Today we are joined once again by Colin Coulter, of National University of Ireland, Maynooth. You might remember Colin from way back in Episode 8. That was like. 3 years ago! I didn’t even know I’d been doing this for three years!
But I wanted to ask Colin back on this week to talk about the recent election in Ireland. Because it turns out this wasn’t any old election in Ireland! In a stunning result, Sinn Fein, a party which probably more than any other symbolizes the troubled history that many Irish people would sooner forget, surged from the 23 seats it won in the 2016 election, to 37 seats. Now, considering that prior to 2016, Sinn Fein typically never had more than 4 or 5 seats, the momentum here is clear. But it is now the second largest party in the Dail, just one seat behind Fianna Fáil (38 seats). Yet Sinn Fein isn’t just a relic of Ireland’s Civil War history. While it is a party with a complicated and often contradictory set of ideological commitments, the 2020 election result (ironically!) suggests a major realignment of the Irish political spectrum, away from Civil War politics, and towards something much more like the traditional European left-right model.
Colin Coulter is going to talk us through it all in just a moment. Before we get to the interview tho, Colin asked me to mention that he has a new article he has out, with Francisco Arqueros-Fernández, called “The Distortions of the Irish ‘Recovery.’” You can find it in the Spring 2020 issue of the journal Critical Social Policy:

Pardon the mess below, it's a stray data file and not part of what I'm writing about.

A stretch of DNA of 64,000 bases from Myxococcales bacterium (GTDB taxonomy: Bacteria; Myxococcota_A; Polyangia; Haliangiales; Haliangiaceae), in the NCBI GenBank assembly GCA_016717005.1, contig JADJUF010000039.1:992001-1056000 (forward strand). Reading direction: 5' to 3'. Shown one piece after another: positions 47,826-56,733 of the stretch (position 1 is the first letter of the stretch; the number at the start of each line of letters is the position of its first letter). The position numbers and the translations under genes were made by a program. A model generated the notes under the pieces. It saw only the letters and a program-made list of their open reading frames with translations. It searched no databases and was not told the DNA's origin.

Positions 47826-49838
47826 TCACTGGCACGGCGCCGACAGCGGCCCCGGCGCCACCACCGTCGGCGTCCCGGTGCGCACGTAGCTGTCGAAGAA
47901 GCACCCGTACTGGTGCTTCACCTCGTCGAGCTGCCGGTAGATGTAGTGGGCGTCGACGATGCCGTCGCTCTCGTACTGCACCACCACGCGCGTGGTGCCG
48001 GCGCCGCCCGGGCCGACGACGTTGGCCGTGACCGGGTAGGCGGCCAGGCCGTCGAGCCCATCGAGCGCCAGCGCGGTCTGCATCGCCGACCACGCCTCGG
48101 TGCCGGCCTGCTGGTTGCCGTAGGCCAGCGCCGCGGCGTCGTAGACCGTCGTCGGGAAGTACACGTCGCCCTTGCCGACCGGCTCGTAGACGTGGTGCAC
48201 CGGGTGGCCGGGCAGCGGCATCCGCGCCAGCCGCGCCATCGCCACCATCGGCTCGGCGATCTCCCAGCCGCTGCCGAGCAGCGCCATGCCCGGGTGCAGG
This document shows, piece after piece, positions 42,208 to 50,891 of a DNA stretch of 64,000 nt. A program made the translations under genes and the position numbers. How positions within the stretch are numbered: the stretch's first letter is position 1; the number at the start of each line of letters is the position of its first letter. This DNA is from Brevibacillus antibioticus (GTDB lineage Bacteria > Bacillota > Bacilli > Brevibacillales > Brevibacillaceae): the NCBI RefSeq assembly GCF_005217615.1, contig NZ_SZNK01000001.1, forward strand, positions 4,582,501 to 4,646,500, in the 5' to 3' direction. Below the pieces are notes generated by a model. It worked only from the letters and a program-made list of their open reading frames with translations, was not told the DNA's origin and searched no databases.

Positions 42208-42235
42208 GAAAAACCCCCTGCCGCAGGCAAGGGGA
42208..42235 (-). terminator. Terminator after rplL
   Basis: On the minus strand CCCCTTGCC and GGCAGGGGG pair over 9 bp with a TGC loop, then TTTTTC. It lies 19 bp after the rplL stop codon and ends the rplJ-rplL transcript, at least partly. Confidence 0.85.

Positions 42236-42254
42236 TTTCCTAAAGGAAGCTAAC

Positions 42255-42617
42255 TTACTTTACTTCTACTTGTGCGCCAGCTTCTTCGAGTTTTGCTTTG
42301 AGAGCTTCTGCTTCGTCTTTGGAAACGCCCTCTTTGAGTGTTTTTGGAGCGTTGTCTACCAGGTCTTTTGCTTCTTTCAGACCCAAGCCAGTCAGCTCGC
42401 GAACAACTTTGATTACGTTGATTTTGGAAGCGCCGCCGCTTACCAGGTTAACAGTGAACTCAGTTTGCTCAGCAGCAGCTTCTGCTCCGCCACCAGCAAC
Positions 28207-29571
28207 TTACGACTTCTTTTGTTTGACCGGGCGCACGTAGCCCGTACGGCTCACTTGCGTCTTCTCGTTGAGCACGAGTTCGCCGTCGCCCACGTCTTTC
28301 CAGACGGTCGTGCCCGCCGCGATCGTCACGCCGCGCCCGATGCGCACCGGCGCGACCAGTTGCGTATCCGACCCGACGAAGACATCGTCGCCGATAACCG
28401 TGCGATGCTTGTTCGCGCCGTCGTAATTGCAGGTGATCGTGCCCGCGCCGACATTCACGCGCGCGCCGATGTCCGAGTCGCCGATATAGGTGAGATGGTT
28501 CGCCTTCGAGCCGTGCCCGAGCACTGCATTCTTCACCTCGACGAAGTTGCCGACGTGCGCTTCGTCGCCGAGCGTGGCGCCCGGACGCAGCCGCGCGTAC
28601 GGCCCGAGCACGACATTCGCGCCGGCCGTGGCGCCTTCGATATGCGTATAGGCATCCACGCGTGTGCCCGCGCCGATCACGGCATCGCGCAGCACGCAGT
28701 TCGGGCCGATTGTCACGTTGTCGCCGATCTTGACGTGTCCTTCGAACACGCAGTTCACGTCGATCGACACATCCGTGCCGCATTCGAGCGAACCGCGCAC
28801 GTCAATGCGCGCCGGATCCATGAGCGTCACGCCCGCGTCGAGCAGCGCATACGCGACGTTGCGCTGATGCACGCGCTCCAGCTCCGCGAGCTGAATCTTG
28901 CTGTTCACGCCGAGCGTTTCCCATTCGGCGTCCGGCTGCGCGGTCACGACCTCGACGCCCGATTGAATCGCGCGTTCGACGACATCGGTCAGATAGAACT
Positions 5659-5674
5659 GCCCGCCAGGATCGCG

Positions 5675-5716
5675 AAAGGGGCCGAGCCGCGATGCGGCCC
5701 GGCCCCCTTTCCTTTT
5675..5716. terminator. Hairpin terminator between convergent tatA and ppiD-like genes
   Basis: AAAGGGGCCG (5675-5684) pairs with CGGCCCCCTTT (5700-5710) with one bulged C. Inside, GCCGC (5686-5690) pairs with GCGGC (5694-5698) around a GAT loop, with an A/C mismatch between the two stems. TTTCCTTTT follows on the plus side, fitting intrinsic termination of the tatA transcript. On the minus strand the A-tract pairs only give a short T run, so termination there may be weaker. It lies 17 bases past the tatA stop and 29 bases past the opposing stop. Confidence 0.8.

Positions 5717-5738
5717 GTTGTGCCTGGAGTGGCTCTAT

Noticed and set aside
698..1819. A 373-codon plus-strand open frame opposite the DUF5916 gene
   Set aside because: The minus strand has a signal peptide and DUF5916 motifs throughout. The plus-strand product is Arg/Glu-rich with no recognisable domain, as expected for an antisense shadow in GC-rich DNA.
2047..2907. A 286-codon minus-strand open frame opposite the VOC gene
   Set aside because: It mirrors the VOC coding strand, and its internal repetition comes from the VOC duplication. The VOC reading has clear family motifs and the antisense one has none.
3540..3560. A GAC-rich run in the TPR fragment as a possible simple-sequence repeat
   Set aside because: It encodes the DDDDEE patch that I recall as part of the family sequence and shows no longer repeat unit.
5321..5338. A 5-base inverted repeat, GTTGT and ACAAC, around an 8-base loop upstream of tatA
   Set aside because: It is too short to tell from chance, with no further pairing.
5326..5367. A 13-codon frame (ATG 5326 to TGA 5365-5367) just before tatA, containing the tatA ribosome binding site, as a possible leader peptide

As ever, if you have any feedback, you can reach us on Twitter @occupyirtheory. If you like this episode, please leave us a positive review on Apple Podcasts, or your preferred podcast provider. This is an occasional show. Its free. We never ask you for money. But we do want to spread the word.
As some listeners may know, I have myself been working on a book about the role of culture in Irish austerity. And I’ve always found Colin to be a really great writer on this subject. He has a real knack for seamlessly blending together both analysis of the material dynamics of the Irish financial crisis, with a critique of the role of culture as force sustaining the legitimacy of austerity as the necessary solution. This cultural project is one being carried out by government institutions, to be sure, but also by a number of other cultural agencies that exist within Irish society, as they seek to orient Irish people better to understand their responsibility in causing the crisis.
But Colin also has an analysis of how certain strains within the Irish academic left have perhaps enabled this process — namely by overlooking questions to do with the production of capitalist culture. Colin explains the role of capitalist culture in Ireland in a really accessible manner, so its great to have him on the show. I think you’ll really enjoy the interview.
You can find a copy of Colin’s article on my Dropbox. Remember, if you like what you hear, please leave us a positive review on iTunes. As ever, if you have any feedback, you can reach us on Twitter @occupyirtheory. Enjoy the show!